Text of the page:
A) Ask medical personnel involved in loved one's care; ask MC administration for any guidance they might have, esp if they have a social worker.
B) Contact the following and ask for guidance:
Independent Board Certified Patient Patient Advocate at
AgingLifeProfessional @
C) Look up online for your area Geriatric Care Managers
D) Call independent Social Worker in private practice and ask for tips about such a person.

Expect a fee of at least 120.00 an hour for help, but will likely be invaluable once you find the right one. I hope others have other outreach for you. If the above cannot provide what you need I hope they can guide you. ( or the National Counsel of Certified Demntia Practioners, may also provide guidance on their website.
Helpful Answer (4)
Reply to AlvaDeer

Why does he need extra eyes. Do you not visit regularly? What do u think this care manager can do that you can't. You know his likes and dislikes. MC should be giving him activities. He needs to depend on the staff around him. You are paying big bucks to have him in MC why the need to ad to the expense.
Helpful Answer (2)
Reply to JoAnn29

I would ask about hospice or palliative care. Some memory care places have companies that provide these services depending on the patients current needs. Right now i have it for my mom.
Helpful Answer (1)
Reply to Jcm6361

What1ff: Speak to the Memory Care director.
Helpful Answer (0)
Reply to Llamalover47

As well as regular visits, I had a camera (approved) in my moms room. Unfortunately it showed the lack of care provided and pitfalls of memory care facilities. Anyone who has a loved one in memory care needs to be their advocate because they cannot advocate for themselves.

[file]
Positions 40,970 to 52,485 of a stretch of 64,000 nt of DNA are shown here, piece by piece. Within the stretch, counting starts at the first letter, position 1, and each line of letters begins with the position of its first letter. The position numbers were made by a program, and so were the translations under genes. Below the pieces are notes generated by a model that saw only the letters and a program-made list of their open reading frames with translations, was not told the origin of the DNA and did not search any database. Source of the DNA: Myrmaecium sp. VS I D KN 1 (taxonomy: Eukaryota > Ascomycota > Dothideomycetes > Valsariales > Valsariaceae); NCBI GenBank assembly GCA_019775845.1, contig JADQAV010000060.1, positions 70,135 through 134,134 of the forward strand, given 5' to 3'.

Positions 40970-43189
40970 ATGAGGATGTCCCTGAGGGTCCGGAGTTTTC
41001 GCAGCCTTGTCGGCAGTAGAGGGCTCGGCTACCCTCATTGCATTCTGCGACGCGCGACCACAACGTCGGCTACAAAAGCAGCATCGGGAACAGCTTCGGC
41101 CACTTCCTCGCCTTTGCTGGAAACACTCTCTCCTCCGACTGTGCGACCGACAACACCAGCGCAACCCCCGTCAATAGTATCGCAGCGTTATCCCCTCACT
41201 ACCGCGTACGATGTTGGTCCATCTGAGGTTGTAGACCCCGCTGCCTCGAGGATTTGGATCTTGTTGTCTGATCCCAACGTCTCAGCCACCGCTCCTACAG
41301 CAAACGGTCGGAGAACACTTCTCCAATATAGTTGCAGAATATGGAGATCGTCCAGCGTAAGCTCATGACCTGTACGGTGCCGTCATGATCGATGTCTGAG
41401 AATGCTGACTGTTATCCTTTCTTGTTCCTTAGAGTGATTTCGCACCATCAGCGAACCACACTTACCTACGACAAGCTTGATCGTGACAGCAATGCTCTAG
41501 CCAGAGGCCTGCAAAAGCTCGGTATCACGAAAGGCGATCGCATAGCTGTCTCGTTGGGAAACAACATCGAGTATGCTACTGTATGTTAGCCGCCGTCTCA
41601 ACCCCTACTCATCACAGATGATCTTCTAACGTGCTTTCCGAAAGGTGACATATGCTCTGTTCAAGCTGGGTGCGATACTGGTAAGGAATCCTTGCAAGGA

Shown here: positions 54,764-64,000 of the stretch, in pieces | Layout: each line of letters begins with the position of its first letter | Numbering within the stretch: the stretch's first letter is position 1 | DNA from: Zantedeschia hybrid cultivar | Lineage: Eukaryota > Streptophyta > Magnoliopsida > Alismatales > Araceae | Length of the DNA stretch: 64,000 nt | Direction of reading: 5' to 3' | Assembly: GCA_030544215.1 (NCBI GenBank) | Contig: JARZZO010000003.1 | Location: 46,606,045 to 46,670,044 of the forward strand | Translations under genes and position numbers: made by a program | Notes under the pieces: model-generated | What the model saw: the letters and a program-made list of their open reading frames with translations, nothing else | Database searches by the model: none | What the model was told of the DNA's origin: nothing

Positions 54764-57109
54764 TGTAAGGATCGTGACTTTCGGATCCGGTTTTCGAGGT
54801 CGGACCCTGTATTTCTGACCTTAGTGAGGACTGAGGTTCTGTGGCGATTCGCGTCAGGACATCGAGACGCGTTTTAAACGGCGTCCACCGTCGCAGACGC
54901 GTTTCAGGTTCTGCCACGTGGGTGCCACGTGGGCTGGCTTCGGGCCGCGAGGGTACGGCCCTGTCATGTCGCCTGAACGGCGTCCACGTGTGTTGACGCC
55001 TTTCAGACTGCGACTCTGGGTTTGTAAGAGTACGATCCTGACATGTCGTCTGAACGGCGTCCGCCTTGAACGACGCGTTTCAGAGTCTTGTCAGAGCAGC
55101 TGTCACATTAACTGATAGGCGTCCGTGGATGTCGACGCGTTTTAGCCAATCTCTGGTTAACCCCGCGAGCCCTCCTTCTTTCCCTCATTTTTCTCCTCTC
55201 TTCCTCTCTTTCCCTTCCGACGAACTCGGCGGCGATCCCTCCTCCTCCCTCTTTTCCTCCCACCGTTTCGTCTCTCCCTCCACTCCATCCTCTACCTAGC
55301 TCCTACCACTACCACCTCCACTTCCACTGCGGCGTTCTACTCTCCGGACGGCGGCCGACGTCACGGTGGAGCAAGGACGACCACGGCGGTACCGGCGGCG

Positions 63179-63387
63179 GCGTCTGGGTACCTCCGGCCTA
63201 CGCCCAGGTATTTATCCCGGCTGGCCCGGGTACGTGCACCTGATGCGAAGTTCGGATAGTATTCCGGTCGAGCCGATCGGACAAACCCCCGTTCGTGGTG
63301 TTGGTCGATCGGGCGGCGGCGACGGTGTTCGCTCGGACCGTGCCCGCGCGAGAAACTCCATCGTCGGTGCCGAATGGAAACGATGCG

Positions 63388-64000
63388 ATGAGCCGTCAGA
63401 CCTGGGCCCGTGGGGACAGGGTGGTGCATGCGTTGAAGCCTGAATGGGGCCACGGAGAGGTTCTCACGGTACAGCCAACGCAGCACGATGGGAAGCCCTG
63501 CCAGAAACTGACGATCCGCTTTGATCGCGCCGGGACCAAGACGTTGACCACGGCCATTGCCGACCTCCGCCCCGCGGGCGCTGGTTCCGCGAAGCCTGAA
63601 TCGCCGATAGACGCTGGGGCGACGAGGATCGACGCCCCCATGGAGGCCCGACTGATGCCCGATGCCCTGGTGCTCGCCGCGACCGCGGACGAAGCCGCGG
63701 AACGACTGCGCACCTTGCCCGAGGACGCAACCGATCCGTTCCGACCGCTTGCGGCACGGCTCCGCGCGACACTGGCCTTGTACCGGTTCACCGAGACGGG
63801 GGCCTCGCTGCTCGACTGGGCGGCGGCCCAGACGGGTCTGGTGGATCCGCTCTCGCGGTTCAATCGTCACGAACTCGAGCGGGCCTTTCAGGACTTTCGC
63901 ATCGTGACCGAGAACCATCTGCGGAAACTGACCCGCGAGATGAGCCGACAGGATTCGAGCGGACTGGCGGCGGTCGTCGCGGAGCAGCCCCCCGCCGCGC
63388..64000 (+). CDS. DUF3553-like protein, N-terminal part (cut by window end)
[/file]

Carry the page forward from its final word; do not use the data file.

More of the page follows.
Helpful Answer (0)
Reply to jimlindac

What exactly do you want the person to do?

If just checking in periodically, or spening an hour here and there to see how things are going, or keep the LO company for a bit, to be more economical, could just hire a private aid/ caregiver to go in a few times a week for an hour or two.

Care managers can do more, including fill you in on medical stuff, discuss medical stuff with onsite or other doctors, and the facility staff. They can also take LO to doctor appointments and then report back to you on medical stuff. But the cost will be much more as Alva says. I'm about to retain one to help out with some doctor visits etc during weekdays - I'm not sure if it will be worth the money but we will see.
Helpful Answer (0)
Reply to strugglinson

You could hire a companion or a sitter if you just want someone to be around sometimes. Since they don't do medical things or toileting, the cost would be less.
Helpful Answer (0)
Reply to Fawnby

The answer would depend on why you feel you need “extra eyes”. If you are concerned that your loved one is not receiving appropriate care or you suspect possible abuse, get yourself a WiFi accessible nanny-cam from Amazon. (Cheap and easy. You can watch on your phone anytime)It’s within your rights. Also your loved one may qualify for hospice, talk to your provider. If so use a company not associated with the facility. The nurse will visit the patient as well as an aide.
I always advise people who have loved ones in facilities to;
-drop in frequently
-Random times
-stay 5 minutes or an hour doesn’t matter
-get to know staff. Develop a rapport.
(I once bought night shift pizza, valentines, and a special aide Starbucks gift cards). Weave your presence into the fabric of that facility. All that being said, if you just need someone to decipher information you could simply request the nurses/providers to explain what it means. Keep a notebook/journal that you write times, dates, events/scenarios in. Use this to guide and write questions and answers. Once again hospice could help with this at no extra cost if your loved one qualifies.
Helpful Answer (0)
Reply to NonnaRN

Ask a Question
Subscribe to
Our Newsletter